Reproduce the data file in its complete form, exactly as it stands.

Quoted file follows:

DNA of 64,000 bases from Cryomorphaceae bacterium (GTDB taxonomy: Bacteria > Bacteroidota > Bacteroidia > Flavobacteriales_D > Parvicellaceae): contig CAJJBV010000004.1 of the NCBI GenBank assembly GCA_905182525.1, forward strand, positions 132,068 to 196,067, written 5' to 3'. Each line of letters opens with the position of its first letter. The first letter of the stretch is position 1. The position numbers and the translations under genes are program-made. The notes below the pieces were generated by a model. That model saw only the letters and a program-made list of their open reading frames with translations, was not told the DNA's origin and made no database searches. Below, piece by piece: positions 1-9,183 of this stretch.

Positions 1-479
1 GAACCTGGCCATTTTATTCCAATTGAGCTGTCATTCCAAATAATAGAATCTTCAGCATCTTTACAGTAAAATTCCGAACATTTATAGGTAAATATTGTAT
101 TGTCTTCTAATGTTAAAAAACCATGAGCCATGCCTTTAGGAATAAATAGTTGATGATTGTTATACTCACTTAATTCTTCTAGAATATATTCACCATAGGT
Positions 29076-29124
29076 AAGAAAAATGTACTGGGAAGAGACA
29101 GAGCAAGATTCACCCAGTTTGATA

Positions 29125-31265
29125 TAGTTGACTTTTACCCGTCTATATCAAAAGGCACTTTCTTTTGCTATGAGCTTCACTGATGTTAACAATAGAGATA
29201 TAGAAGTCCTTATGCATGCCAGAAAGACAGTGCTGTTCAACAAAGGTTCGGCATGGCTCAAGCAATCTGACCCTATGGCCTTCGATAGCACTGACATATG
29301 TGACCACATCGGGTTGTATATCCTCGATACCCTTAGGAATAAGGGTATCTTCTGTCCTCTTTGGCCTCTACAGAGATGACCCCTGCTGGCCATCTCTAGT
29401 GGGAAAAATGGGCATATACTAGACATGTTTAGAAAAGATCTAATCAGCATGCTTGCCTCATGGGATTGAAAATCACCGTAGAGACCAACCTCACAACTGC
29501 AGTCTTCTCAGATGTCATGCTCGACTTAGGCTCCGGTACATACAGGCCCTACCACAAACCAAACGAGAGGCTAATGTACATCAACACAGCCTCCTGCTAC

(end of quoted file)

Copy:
DNA of 64,000 bases from Cryomorphaceae bacterium (GTDB taxonomy: Bacteria > Bacteroidota > Bacteroidia > Flavobacteriales_D > Parvicellaceae): contig CAJJBV010000004.1 of the NCBI GenBank assembly GCA_905182525.1, forward strand, positions 132,068 to 196,067, written 5' to 3'. Each line of letters opens with the position of its first letter. The first letter of the stretch is position 1. The position numbers and the translations under genes are program-made. The notes below the pieces were generated by a model. That model saw only the letters and a program-made list of their open reading frames with translations, was not told the DNA's origin and made no database searches. Below, piece by piece: positions 1-9,183 of this stretch.

Positions 1-479
1 GAACCTGGCCATTTTATTCCAATTGAGCTGTCATTCCAAATAATAGAATCTTCAGCATCTTTACAGTAAAATTCCGAACATTTATAGGTAAATATTGTAT
101 TGTCTTCTAATGTTAAAAAACCATGAGCCATGCCTTTAGGAATAAATAGTTGATGATTGTTATACTCACTTAATTCTTCTAGAATATATTCACCATAGGT
Positions 29076-29124
29076 AAGAAAAATGTACTGGGAAGAGACA
29101 GAGCAAGATTCACCCAGTTTGATA

Positions 29125-31265
29125 TAGTTGACTTTTACCCGTCTATATCAAAAGGCACTTTCTTTTGCTATGAGCTTCACTGATGTTAACAATAGAGATA
29201 TAGAAGTCCTTATGCATGCCAGAAAGACAGTGCTGTTCAACAAAGGTTCGGCATGGCTCAAGCAATCTGACCCTATGGCCTTCGATAGCACTGACATATG
29301 TGACCACATCGGGTTGTATATCCTCGATACCCTTAGGAATAAGGGTATCTTCTGTCCTCTTTGGCCTCTACAGAGATGACCCCTGCTGGCCATCTCTAGT
29401 GGGAAAAATGGGCATATACTAGACATGTTTAGAAAAGATCTAATCAGCATGCTTGCCTCATGGGATTGAAAATCACCGTAGAGACCAACCTCACAACTGC
29501 AGTCTTCTCAGATGTCATGCTCGACTTAGGCTCCGGTACATACAGGCCCTACCACAAACCAAACGAGAGGCTAATGTACATCAACACAGCCTCCTGCTAC